Friday, March 18, 2016


Fittingly enough, Sarge Steel first appeared in his own title, Sarge Steel #1. His title would last until issue #8, at which point it was retitled Secret Agent and cancelled with issue #10. After that, his series continued in  Judomaster #91 through #98 (the stories in #91 through #96 fit in the year-long hiatus between Secret Agent #9 & #10. He also appeared in short features on self-defense in Fightin' 5 #34 & #37 and in the Sentinels stories from Peter Cannon, Thunderbolt #57 & #58, as their CIA contact.

Sarge Steel #4
"File 104 Case of the Kill of the Cat"
An international gang of thieves, headed by the most dangerous, beautiful feline-like femme...The Lynx. I didn't know what trouble was.  
Written by Joe (Doomsday+1) Gill with art by Dick (Stephanie Starr) Giordano.
Told in three parts. 
"P is for Parachute"
Text feature. 
"Sport of Judo"
Three page Judo feature by Frank (Judomaster) McLaughlin.

Tomorrows published Comic Book Artist #9, featuring the Charlton Comics Action Heroes.
Unfortunately, the Sarge Steel & Secret Agent series have yet to be collected in a nice hardcover edition they deserve. I still hold out hope, would be a nice tribute to Dick Giordano. 

Live Large My Friends!

Thank You!
Prolific Charlton Comics writer Joe Gill featured in Charlton Spotlight #5.

Sarge Steel's cameo in the Sentinels story in Thunderbolt.

Thursday, March 17, 2016


I Spy was an secret-agent buddy adventure television series. It ran for three seasons on NBC in the mid to late sixties, teaming up Robert Culp (who wrote seven & directed one I Spy episodes) as international tennis player Kelly Robinson with Bill Cosby as his trainer, Alexander "Scotty" Scott. The characters' travels as ostensible "tennis bums", Robinson playing talented tennis as an amateur with the wealthy in return for food and lodging, and Scott tagging along, provided a cover story concealing their roles as top agents for the Pentagon. Their real work usually kept them busy chasing villains, spies and beautiful women.

The TV show had a great intro & theme song!
Executive Producer Sheldon Leonard hired Bill Cosby to play opposite Robert Culp after seeing him performing a stand-up comedy show. Originally, an older actor was slated to play a fatherly mentor to Culp's character.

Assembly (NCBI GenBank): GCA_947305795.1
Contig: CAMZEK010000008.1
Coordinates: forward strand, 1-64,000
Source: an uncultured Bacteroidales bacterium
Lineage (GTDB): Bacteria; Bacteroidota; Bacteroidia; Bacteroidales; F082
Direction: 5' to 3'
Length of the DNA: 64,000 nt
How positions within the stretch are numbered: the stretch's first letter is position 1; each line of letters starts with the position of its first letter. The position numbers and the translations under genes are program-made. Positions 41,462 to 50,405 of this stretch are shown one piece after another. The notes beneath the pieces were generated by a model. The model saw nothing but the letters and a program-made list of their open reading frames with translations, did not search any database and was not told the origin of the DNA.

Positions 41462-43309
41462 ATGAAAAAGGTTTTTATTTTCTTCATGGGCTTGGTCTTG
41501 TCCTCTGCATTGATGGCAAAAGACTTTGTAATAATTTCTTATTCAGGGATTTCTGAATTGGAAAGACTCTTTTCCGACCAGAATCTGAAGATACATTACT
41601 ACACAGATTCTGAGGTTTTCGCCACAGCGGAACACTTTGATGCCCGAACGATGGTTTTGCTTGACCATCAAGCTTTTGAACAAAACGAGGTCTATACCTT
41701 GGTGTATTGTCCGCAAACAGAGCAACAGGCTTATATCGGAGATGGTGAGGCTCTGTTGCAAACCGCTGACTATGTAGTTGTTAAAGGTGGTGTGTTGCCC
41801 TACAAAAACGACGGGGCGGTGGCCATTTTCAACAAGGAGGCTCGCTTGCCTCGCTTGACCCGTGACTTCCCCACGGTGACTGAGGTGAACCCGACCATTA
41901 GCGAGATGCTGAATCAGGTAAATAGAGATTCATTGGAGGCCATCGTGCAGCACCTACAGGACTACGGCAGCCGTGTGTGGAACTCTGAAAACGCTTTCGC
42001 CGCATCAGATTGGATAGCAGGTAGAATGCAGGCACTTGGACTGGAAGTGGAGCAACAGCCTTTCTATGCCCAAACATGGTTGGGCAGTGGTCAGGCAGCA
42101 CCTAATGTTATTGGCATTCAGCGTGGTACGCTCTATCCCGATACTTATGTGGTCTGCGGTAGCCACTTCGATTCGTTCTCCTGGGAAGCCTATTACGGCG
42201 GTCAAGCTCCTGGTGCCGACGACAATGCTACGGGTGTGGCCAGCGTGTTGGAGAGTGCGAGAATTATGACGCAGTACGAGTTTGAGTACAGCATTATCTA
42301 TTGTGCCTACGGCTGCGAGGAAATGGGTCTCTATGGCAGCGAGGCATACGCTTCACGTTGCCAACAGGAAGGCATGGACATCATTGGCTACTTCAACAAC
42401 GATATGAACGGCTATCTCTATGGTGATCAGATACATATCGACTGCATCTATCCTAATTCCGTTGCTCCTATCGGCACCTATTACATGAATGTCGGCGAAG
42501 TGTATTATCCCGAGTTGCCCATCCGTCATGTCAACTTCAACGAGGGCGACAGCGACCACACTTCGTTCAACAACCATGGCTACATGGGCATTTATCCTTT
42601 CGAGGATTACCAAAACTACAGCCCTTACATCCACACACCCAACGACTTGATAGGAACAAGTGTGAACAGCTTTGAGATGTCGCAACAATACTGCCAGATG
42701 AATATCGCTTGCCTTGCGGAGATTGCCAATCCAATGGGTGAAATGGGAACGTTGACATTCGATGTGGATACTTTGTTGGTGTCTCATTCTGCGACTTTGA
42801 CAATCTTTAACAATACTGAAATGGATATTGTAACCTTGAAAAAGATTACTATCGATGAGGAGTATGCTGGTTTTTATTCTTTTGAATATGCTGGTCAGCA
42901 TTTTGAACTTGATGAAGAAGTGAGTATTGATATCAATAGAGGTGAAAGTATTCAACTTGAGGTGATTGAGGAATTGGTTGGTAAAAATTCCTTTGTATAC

Kelly and Scotty don't like to use guns. Their chief weapons are brains and ingenuity and their camouflaged identities. But when the enemy peels away their cover and pushes them to the end of their wits, they're often at the end of pistols - and hope it's the right end!

For me, McWilliams had a good handle on the likenesses of Culp & Cosby.

I Spy #5  Scotty and Kelly learn about guerrilla warfare...from a terrorist anxious to give them the final lesson!
"At The End Of Their Wits"
Inside front cover photos of Kelly & Scotty.
"The Maximum Guerrilla Part I - The Rebel's Trail"
Caracas, Venezuela's cosmopolitan capital lies beneath a chain of mountains in the long shadow of the setting sun and the brilliant flash of a lethal explosion. The subsequent investigation leads to the work of a professional, an American renegade.
"The Maximum Guerrilla Part II - the Last Resort"
Still a step behind, Scotty & Kelly desperately check out leads on the vanished terrorist, leading toward his new hiding place in the beautiful, beach-fronted, populous city of Rio De Janeiro.  
Written by Paul S. Newman and the last issue with art by Al McWilliams. Mike Roy takes over the artistic chores for the last issue.
Last 12 cent issue. I've also seen 15 cent prices on this issue.  

I Spy was also a trailblazing television series in its use of exotic international locations, in an attempt to emulate the James Bond motion picture series. This was unique for a television show, especially since the series actually filmed its lead actors at locations ranging from Spain to Japan, rather than relying on stock footage.
Despite being budget priced, the DVD sets are fabulous. Nice to have them.
Popular Library's I Spy #2, of seven in the paperback series. Written by Walter (Telefon) Wager as John Tiger. He also wrote two Mission: Impossible tie-in novels as well. His novel 58 Minutes, was the inspiration for the second Die Hard movie.
I Spy: Mission from Moscow was written by Brandon Keith, who also wrote the two Man From U.N.C.L.E. Whitman books.
The soundtrack had a superb flair for the international, from the great composer Earle Hagen. I still cherish my LP.
Fortunately, we can live on with the I Spy mythology through the 3 season series of DVDs, Gold Key comic books, the Popular Library paperback book series, a Whitman hardcover & a Capital Records LP soundtrack. You can even find some of them out there on VHS as well, if you're so inclined. I still have some. 

Live Large My Friends!

Thank You!
Favorite of mine, a painting done which was published as a poster and on the cover of TV Guide.

The pair looking quite dapper!